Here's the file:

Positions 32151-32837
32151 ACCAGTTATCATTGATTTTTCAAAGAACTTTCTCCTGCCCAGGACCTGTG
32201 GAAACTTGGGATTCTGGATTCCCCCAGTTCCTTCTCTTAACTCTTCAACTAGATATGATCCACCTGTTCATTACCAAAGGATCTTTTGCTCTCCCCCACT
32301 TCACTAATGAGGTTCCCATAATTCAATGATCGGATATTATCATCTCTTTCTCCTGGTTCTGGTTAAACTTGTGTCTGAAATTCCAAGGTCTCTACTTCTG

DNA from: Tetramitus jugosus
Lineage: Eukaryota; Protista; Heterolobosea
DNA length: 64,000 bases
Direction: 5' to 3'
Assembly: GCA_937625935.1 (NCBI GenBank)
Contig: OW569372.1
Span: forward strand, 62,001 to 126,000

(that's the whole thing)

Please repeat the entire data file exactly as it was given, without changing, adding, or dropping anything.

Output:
Positions 32151-32837
32151 ACCAGTTATCATTGATTTTTCAAAGAACTTTCTCCTGCCCAGGACCTGTG
32201 GAAACTTGGGATTCTGGATTCCCCCAGTTCCTTCTCTTAACTCTTCAACTAGATATGATCCACCTGTTCATTACCAAAGGATCTTTTGCTCTCCCCCACT
32301 TCACTAATGAGGTTCCCATAATTCAATGATCGGATATTATCATCTCTTTCTCCTGGTTCTGGTTAAACTTGTGTCTGAAATTCCAAGGTCTCTACTTCTG

DNA from: Tetramitus jugosus
Lineage: Eukaryota; Protista; Heterolobosea
DNA length: 64,000 bases
Direction: 5' to 3'
Assembly: GCA_937625935.1 (NCBI GenBank)
Contig: OW569372.1
Span: forward strand, 62,001 to 126,000